It is that time of year again, when countless young LEGO aficionados across a dozen countries put on their thinking caps and get together with like-minded LEGO ninjas in basements and halls to solve real-world challenges using nothing more than insatiable curiosity, unbridled imagination, critical thinking, passionate team work and countless LEGO bricks. It is Jr.FLL time!
Jr.FLL, aka Junior First LEGO League, is an international non-competitive and community-based hands-on robotics program designed to capture young children’s inherent curiosity and direct it toward discovering the possibilities of improving the world around them. Each year Jr.FLL presents a new and exciting challenge to ignite the inherent creativity in young children. In this year's challenge, entitled Disaster Blaster, over 22,000 children ages 6 to 9 from 12 countries will explore the awe-inspiring storms, quakes, waves and more that we call natural disasters. Teams will learn how science, technology, engineering, and math impact our everyday lives while they get excited about future innovations. While exploring the challenge, teams will learn about simple machines as they build a model made of LEGO elements with a motorized part and learn to present information through a poster.
For last year's challenge our Allendale Community League sponsored a Jr.FLL team - the Allendale LEGO Kids. Over a period of 10 weeks six children from our community learned about some of the obstacles some people face as they grow older. As part of the research the team visited other local teams, went on a field trip to the Glenrose Rehabilitation Hospital, interviewed Mayor Stephen Mandel, and showcased their work in the annual Expo at NAIT. The Allendale LEGO Kids are back and are now recruiting team members for this year's challenge.
This program is sponsored by the Allendale Community League and is open to children between the ages of 6-9 that are members of the league. We will be meeting roughly once a week at the hall starting end of October or beginning of November. In addition to the weekly meetings several field trips are likely to take place and in January 2014 we aim to participate in the annual Jr.FLL Expo at NAIT. There will be a nominal fee levied by the ACL to participate in this program (details TBD).
Applications of interest are accepted until midnight Sunday October 6 at http://therocketscientists.ca/jrfll-2013/. The number of spaces are limited.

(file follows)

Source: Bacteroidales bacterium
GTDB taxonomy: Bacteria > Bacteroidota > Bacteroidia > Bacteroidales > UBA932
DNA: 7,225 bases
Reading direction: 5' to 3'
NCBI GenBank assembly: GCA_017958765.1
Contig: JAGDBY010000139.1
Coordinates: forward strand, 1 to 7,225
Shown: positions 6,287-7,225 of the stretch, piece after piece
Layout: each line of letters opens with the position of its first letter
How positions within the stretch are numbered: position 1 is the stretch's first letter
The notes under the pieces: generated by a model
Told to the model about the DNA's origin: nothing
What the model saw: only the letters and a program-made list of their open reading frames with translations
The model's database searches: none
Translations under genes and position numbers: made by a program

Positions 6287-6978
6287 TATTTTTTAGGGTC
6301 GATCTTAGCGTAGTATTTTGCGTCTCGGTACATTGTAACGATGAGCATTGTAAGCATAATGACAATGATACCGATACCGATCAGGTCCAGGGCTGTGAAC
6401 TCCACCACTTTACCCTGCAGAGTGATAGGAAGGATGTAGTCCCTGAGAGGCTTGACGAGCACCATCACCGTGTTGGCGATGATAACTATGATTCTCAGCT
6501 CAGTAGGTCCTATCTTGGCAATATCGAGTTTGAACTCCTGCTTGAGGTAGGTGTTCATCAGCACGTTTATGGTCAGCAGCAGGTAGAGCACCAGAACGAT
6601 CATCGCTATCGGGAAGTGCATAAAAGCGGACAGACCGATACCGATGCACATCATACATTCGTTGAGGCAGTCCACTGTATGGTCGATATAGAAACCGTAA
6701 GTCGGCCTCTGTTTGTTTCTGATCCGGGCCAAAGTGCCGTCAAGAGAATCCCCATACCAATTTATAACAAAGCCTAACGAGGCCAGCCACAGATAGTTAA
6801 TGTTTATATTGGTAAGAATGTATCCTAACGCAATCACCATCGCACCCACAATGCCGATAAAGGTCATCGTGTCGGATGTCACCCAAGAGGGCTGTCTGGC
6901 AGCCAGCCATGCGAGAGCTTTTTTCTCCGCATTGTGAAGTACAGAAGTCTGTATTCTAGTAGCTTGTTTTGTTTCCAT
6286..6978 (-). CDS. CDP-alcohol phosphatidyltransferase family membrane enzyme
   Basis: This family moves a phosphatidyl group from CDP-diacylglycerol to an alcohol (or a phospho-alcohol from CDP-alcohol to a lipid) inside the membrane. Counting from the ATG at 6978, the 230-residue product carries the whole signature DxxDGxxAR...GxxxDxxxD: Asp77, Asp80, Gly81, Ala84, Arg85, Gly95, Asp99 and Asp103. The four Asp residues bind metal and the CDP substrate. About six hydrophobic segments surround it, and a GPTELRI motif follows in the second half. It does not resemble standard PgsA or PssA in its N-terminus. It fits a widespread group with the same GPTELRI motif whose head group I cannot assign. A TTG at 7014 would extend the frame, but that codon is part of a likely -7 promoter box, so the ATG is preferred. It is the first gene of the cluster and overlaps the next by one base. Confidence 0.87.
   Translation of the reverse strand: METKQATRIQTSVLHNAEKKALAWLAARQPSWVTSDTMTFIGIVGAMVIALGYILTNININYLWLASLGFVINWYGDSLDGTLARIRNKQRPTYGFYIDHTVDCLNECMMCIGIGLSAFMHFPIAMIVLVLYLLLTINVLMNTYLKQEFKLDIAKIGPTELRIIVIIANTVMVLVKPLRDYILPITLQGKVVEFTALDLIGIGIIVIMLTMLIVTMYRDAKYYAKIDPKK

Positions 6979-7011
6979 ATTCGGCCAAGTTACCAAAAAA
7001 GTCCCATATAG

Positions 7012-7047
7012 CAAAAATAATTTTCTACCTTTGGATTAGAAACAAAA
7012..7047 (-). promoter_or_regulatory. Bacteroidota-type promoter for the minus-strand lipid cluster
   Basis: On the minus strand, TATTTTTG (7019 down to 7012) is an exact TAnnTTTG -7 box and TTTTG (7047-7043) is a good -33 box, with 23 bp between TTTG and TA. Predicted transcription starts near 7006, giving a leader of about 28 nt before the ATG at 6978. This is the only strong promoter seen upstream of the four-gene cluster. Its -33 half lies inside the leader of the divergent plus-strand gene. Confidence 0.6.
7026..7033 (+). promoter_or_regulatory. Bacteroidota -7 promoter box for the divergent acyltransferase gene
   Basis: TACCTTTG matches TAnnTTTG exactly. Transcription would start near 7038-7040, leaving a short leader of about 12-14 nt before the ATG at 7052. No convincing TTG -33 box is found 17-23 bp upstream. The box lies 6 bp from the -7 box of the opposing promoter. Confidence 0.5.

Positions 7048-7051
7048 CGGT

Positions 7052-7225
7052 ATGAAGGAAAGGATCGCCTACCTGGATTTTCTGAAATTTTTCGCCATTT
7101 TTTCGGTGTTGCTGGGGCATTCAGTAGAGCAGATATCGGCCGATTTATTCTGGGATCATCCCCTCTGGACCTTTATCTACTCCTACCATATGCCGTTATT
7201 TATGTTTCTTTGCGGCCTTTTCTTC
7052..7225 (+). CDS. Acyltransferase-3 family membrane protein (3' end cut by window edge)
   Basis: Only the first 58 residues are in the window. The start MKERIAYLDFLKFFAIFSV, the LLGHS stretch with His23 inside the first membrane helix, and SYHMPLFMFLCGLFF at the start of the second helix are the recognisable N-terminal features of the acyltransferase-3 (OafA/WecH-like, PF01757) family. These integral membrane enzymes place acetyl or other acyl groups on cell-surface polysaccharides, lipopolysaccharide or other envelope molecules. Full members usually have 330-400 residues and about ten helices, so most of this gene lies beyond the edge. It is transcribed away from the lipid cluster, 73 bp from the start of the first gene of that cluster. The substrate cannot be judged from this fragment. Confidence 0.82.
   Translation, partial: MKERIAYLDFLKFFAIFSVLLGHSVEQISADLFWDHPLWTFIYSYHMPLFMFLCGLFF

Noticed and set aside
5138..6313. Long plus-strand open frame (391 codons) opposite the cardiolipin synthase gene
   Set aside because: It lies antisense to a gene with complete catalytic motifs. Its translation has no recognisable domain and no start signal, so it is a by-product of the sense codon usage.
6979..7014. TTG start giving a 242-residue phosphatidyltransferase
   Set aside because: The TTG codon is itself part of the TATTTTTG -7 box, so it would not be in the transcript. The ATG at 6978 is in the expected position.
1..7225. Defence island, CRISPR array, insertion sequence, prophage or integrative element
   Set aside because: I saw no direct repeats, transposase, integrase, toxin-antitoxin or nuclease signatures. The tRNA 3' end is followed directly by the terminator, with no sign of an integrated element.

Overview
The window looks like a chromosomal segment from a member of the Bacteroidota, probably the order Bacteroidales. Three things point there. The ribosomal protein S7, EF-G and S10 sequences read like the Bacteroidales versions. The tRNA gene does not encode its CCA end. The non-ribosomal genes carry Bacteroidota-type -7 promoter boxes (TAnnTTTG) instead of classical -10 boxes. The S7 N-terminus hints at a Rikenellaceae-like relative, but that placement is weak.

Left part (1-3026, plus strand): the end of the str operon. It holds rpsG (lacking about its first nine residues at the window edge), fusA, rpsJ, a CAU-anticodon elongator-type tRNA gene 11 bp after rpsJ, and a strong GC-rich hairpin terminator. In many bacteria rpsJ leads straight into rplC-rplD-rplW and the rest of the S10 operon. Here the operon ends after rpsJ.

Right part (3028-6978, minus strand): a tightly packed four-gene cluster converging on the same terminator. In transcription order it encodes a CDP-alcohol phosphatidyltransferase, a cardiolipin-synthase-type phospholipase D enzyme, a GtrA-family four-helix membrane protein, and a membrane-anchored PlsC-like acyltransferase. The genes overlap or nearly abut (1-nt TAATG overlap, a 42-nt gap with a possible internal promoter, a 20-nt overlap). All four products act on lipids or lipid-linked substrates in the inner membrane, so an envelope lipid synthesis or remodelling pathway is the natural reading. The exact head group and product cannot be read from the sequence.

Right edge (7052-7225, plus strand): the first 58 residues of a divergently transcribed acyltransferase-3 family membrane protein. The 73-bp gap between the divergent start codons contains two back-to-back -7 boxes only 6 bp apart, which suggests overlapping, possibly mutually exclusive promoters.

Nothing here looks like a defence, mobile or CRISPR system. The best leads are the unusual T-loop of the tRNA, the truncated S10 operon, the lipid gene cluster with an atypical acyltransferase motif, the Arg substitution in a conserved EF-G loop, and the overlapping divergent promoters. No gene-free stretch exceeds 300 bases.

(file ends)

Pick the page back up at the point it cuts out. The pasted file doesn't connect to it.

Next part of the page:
Currently we only have a single team, but if additional parents, grandparents, aunties, or uncles would step up to the plate and volunteer to coach a JrFLL team of their own, more children would be able to participate. If you are interested in coaching you can find more information about the program at http://www.usfirst.org/roboticsprograms/jr.fll.
Brace yourself for Disaster Blaster!
Science classrooms are unique learning environments unlike any other classrooms. As a matter of fact, some things only happen in science classrooms. Here is a collection of event that happened in my own science classroom over the last school year. It's a growing list, so check back for updates.
Report from yours truly live-tweeting and navigating the melee at GETCA 2015 (Annual Greater Edmonton Teachers' Conference).
Can a pencil be more than just your average run of the mill pencil? The legendary Palomino Blackwing Pearl can take a student or teacher's writing to new heights. We have taken a batch of the Pearls for a spin and are blown away by how much writing and sketching can be transformed by this unassuming pencil.
Dr. Pineda's Classroom is going YouTube with the release of its first screencast on the exciting topic of calculating percents. Only time will tell if this is the start of something big and shiny or just a passing fad.
After several weeks working on setting up habitats for new classroom animals the big day finally arrived. The newest addition to our classroom include aquatic denizens in our new aquarium and a teenage bearded dragon with lots of attitude and no table manners.